Trust me, your shoulders will thank you at the end of the day for using the waist-strap!

On the other hand, backpacking Europe isn’t the same as trekking through Nepal or Patagonia.

Honestly, you will seldom carry your travel backpack more than a kilometer or so at a time, so it’s not like you need to bother getting an expensive and bulky hiking backpack (which often have way more features for comfort like padding).

#3 Don’t Sacrifice Durability for Price

I’ve seen so many backpackers in hostels with tears in their bags, ripped straps, or just generally discolored and gross looking backpacks.

Backpacks take a beating and it’s important to buy a brand that gets good reviews over the long haul.

So even if you are trying to travel cheaply in Europe, you’ll save money by buying a backpack that lasts longer.

#4 Consider What Features You Want: But Don’t Overthink It

Traditional hiking backpacks have a ton of pockets, as well as the main compartment that is usually accessible only from the top.

Some people like this because it helps them to organize – they designate a pocket or compartment for toiletries, other compartments for shirts and underwear, other compartments for pants, etc.

Personally, I think a lot of compartments and pockets are constraining, and I find that having fewer, larger pockets is more versatile and makes packing easier and quicker.

Also, note that some backpacks also are designed with an option for a built-in waterproof cover.

While a nice feature, I personally don’t think this is necessary if you just need a backpack for travel in Europe.

Sure, it rains, but you’ll be inside most of the time (again, this isn’t Patagonia) and it’s almost always possible to quickly find cover in Europe.

Whatever you do, don’t overthink small features like pockets. The truth is that you’ll find a way to pack your stuff in most bags, so it’s size, comfort, and durability you should be focusing on when picking your backpack.

The Best Backpacks for Traveling Europe: 5 Great Bags Compared

So with that in mind, here’s a rundown of some of the best backpacks for traveling Europe, starting with our top ranked bag:

#1 – Tortuga Setout Backpack (Top Overall Choice)

The Tortuga Setout, one of the best backpacks for Europe

Our writer Hedy reviewed the Tortuga Setout Backpack and, wow, were we blown away by the versatility and durability of Tortuga’s super-practical travel backpack.

Check out her full video review of this great backpack for Europe here:

In fact, we were so impressed by Tortuga that we’ve moved the Setout to our top pick for the best backpack for travel in Europe.

Why?

Well, simply put, the folks at Tortuga seems to have thought everything with the Setout backpack. Heck, they even made a separate fit for men and women!

The Setout packs like a suitcase but has the mobility of a backpack. You don’t pack it from the top, which means you can stay organized even as you bounce from hostel to hostel (those top-down backpacks can become a real mess after awhile!).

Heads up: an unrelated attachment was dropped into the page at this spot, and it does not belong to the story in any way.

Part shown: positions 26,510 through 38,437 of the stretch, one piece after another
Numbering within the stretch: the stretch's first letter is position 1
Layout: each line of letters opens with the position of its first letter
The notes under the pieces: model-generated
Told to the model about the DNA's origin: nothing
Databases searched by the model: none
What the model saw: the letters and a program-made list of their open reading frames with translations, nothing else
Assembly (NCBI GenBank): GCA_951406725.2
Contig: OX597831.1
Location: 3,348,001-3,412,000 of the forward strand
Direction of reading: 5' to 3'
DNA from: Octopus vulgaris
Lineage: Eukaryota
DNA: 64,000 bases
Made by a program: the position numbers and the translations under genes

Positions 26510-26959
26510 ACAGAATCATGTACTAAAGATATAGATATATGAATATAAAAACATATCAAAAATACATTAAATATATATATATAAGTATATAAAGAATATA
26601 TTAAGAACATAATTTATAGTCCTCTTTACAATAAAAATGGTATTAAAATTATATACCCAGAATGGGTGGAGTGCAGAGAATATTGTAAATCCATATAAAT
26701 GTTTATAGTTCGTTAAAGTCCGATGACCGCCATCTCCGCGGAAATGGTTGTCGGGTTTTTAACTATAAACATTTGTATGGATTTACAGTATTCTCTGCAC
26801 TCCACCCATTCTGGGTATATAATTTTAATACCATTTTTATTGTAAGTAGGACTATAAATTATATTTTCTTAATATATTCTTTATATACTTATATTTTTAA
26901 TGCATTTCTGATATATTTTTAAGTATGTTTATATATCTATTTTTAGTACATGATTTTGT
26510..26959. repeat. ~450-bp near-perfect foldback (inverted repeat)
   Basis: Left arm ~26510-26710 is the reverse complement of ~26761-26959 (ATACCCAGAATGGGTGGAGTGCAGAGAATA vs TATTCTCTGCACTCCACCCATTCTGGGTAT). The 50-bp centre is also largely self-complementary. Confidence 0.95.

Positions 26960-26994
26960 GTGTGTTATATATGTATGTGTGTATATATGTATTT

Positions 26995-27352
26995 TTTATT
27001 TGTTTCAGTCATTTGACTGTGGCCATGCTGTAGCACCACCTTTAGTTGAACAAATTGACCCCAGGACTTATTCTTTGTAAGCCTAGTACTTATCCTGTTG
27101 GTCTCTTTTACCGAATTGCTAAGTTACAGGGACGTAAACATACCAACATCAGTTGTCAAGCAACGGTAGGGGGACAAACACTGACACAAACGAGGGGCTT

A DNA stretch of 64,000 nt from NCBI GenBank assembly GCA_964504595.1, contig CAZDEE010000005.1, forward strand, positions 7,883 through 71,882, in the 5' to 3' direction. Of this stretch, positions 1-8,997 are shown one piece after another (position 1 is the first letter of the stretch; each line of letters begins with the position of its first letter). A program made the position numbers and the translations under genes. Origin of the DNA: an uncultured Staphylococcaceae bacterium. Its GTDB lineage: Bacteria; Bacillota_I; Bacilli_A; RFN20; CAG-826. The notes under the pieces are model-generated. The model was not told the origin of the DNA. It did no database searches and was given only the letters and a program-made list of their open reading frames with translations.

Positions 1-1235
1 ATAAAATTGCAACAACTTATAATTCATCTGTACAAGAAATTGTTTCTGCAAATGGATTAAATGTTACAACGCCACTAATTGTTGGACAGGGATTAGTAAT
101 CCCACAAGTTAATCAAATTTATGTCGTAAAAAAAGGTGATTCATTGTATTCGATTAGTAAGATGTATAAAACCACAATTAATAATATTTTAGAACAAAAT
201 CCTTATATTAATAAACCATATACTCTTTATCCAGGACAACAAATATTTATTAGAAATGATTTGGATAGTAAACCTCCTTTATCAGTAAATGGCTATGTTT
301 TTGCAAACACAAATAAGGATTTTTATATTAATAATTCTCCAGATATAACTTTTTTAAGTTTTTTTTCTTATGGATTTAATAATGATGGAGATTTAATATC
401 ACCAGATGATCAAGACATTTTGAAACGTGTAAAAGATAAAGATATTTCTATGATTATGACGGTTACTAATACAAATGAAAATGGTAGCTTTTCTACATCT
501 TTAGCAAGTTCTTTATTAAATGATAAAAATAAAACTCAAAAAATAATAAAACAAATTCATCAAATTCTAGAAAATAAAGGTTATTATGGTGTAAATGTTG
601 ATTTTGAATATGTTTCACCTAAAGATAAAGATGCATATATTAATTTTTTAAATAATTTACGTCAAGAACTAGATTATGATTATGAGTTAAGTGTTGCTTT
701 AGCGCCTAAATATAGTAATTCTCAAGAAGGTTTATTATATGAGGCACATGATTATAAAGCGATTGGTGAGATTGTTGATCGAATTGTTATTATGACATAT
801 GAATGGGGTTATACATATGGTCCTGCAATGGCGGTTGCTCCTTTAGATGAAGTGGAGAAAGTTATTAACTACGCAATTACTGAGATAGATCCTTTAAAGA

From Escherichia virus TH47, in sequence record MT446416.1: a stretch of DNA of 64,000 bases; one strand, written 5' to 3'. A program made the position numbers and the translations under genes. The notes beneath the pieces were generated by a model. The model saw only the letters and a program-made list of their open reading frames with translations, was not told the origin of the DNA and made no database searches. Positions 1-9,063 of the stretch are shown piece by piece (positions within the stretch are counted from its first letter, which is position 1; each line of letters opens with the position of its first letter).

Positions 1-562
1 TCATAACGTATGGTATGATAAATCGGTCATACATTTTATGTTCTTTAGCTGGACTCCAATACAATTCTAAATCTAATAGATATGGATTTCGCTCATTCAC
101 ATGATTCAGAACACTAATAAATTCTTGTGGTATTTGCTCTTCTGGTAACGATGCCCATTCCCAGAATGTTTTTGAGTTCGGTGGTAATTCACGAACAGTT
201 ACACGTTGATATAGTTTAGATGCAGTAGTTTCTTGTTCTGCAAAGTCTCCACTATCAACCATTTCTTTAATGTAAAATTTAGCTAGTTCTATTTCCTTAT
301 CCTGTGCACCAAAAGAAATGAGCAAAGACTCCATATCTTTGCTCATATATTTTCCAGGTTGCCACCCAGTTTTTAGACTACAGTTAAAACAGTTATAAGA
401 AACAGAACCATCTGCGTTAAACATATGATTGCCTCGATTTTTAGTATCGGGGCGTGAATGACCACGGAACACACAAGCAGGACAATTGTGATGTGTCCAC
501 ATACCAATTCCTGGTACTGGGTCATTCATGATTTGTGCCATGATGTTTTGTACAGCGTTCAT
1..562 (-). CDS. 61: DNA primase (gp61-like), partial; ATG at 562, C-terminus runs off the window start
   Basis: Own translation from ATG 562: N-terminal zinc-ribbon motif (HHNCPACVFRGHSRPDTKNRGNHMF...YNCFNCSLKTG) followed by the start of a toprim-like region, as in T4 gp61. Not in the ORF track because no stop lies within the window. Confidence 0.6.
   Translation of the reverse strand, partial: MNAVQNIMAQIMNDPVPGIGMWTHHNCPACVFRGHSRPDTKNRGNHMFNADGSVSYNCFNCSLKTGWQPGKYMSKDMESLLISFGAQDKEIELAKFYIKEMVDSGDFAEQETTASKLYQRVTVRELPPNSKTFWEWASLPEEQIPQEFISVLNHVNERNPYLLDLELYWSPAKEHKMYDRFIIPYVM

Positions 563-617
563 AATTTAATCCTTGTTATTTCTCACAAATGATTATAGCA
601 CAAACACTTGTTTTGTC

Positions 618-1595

Plus, both the 35L and 45L sizes are carry-on compliant for most airlines, which means you’ll avoid checked bag fees to boot!

Yes, it’s a bit more expensive than some other bags, but it’s built to last for years to come. So if you’re planning more than just one trip to Europe, it’s worth the investment.

Note that Tortuga isn’t a huge corporation – they’re a small but well-regarded business built by two travelers, so you can only buy direct from their website.

Pros: Carry-on friendly, men and women’s fit, packs like a suitcase, high quality materials, supporting small businesses

Cons: Price means it’s an investment

#2 – Osprey 46 L Porter Backpack (My Own Bag!)

Best backpacks for traveling Europe

Click image to see pricing 

The Osprey 46 L Porter is the most up to date version of the travel backpack I’ve used for the past several years (if you want a more detailed take on it, check out my full Osprey Porter 46 L review here).

I love it because it’s relatively affordable, it’s the perfect size for backpacking around Europe, it has a waistband for easier carrying, and it only has one large compartment that is accessible from the front, not from the top.

It also has some nifty compression straps that help to keep your profile small. Plus, I happen to think it looks pretty stylish (I have the black version) compared to other backpacks that scream “I’m a scruffy backpacker who hasn’t showered in days” to everyone you meet.

One other really cool feature about this bag is that it converts from a backpack into a duffel bag by folding the straps into a compartment in the back (though it does mean the straps are not as comfortable as other bags).

This is great for protecting your bag if you have to check it while flying, or for leaving it in hostel luggage rooms or other places where the straps tend to get easily caught on things.

Lastly, I love Osprey because they have a lifetime guarantee – Osprey will repair any bag they’ve ever made for any reason!

Pros: Converts to duffel bag, light weight, simple design, affordable, durable 

Cons:Only a handful of pockets, shoulder straps not as comfortable, small hip harness